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Medtronic’s Infuse bone graft was approved by the Food and Drug Administration (FDA) ten years ago to treat degenerative disc disease (DDD) in the lower part of the back. The device was approved only for anterior (frontal approaches) after the 1999 clinical trials demonstrated too many complications with posterior (back) approaches. However, Medtronic is accused of promoting off-label surgeries involving posterior approaches.

The practice of prescribing drugs and medical devices off-label are not uncommon. Prescribing something off-label means it is given to the patient for reasons other than what the FDA approved. The decision to use a product off-label should be up to the treating physician. The FDA prohibits the manufacturer from promoting off-label use of their products.

There are three ways Infuse can be used off-label:

  • Using a Posterior approach
  • Not using all of the components or combining the device with another product
  • Using more of the bone morphogenetic protein (BMP) than required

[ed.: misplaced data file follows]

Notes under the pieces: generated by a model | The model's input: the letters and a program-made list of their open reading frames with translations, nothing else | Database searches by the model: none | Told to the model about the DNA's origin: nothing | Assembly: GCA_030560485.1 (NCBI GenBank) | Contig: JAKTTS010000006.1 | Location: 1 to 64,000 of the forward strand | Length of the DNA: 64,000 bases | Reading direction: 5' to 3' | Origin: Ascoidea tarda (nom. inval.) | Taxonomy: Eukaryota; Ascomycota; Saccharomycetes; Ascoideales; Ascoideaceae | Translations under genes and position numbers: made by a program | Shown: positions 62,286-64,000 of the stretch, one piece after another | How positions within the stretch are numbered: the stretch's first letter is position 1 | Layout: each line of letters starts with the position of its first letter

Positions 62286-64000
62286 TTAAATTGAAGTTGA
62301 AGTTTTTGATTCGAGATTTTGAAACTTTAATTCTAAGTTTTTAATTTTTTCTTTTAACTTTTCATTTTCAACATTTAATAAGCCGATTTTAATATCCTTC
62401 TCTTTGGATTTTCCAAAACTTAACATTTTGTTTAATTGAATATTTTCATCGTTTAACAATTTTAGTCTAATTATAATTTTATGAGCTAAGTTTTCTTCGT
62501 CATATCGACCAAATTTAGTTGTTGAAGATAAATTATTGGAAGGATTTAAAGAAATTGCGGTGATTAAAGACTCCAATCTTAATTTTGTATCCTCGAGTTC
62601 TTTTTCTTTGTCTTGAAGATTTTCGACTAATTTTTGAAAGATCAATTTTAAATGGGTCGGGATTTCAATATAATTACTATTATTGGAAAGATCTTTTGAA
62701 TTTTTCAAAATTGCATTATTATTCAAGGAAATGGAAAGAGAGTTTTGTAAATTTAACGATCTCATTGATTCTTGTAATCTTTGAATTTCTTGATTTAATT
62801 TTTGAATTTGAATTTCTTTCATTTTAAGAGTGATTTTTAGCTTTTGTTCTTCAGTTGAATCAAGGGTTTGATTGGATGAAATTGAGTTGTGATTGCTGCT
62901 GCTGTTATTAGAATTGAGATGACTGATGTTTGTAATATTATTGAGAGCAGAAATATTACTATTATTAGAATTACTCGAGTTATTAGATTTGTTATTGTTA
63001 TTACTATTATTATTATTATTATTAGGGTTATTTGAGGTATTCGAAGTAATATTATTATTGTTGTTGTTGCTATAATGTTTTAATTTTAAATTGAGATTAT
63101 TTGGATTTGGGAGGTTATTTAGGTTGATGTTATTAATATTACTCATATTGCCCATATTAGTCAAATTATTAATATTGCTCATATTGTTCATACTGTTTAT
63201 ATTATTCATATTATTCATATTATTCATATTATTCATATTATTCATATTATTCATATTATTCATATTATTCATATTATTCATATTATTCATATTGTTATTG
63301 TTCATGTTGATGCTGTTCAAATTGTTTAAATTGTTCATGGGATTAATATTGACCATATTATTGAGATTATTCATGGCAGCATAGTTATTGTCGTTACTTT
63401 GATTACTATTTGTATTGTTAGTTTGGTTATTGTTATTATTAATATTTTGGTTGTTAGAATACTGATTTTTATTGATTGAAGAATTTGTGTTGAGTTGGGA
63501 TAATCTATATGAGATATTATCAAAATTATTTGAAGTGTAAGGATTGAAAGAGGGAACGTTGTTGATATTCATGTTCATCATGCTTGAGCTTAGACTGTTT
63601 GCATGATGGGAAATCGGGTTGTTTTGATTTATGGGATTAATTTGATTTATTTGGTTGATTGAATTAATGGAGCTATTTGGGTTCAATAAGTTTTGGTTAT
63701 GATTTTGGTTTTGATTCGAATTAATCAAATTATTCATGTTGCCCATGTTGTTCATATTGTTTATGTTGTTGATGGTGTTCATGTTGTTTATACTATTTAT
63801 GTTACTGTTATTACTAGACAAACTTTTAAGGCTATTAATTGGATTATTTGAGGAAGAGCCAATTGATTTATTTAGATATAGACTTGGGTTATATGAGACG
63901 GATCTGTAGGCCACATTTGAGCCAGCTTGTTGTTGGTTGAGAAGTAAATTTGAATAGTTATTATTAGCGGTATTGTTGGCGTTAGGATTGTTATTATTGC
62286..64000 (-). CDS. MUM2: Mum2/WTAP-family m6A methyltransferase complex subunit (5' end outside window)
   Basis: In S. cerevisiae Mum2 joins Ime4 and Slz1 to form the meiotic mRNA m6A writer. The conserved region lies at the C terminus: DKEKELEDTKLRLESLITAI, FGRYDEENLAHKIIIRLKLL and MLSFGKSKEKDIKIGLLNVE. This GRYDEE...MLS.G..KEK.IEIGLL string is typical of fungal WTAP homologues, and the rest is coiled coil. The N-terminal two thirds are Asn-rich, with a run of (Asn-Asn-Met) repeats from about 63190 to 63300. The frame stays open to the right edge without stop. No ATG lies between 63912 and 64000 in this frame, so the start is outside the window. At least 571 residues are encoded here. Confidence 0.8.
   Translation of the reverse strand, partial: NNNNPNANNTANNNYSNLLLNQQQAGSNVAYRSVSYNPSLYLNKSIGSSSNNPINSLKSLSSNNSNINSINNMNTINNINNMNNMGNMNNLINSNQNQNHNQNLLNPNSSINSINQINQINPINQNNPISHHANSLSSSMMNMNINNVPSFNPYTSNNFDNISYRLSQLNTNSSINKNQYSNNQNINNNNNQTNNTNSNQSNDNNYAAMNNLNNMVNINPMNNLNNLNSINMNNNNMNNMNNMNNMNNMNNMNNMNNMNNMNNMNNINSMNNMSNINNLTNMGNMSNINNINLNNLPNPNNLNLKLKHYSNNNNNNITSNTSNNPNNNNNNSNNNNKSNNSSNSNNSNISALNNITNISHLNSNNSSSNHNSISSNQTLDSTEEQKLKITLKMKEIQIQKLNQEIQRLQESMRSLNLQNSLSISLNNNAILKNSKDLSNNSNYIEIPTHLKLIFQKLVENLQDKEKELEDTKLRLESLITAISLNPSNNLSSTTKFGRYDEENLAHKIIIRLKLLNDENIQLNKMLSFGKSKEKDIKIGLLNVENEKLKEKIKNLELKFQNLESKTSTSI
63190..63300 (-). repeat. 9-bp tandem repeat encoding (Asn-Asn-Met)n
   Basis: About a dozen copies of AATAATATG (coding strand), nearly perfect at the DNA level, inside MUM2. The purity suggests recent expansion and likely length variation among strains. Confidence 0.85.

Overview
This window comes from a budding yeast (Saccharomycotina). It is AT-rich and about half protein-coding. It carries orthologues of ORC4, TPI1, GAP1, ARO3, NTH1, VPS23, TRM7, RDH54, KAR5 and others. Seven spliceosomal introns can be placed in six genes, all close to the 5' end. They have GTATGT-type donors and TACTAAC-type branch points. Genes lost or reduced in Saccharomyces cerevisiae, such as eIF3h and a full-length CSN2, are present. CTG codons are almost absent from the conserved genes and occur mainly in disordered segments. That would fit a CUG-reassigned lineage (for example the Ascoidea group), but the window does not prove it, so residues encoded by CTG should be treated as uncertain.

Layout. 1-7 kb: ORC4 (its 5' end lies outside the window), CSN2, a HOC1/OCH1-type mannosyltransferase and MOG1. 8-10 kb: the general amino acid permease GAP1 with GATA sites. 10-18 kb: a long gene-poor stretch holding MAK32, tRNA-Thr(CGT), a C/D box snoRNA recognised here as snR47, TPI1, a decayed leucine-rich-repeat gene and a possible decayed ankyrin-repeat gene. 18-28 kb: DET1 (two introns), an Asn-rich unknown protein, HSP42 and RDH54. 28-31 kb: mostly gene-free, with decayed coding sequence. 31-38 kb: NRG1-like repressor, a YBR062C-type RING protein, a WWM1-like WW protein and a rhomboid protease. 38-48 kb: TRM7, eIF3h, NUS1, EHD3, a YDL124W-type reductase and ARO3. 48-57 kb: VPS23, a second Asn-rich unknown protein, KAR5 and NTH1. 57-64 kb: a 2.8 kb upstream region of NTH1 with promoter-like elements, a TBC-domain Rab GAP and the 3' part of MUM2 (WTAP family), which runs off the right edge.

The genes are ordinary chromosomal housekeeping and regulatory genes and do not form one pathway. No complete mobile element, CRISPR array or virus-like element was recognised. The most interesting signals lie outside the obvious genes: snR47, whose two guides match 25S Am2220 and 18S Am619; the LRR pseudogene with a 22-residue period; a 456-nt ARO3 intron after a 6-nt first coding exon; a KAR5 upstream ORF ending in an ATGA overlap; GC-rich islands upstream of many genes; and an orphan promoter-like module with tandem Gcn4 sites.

More than 85 percent of Infuse surgeries involved Off-label use of the product.

On August 20, 2012, a California woman won her case against Medtronic alleging that her life altering injuries were caused by Medtronic’s promotion of off-label use. April Cabana suffered debilitating spine injuries when her doctor combined Infuse with a Stryker product. The court stated that Medtronic’s senior management concealed company efforts to promote widespread off-label use of INFUSE Bone Graft. Medtronic provided millions of dollars in undisclosed payments to doctors who published articles in medical journals and delivered presentations at educational seminars and consulting engagements concerning off-label use.

Patients who received Infuse Bone Growth off label and experienced uncontrolled bone growth, bone loss, swelling of the neck and throat, swelling of the back or chronic radicular pain may be eligible to participate in an Infuse lawsuit. Other patients may be eligible to file a medical malpractice suit.

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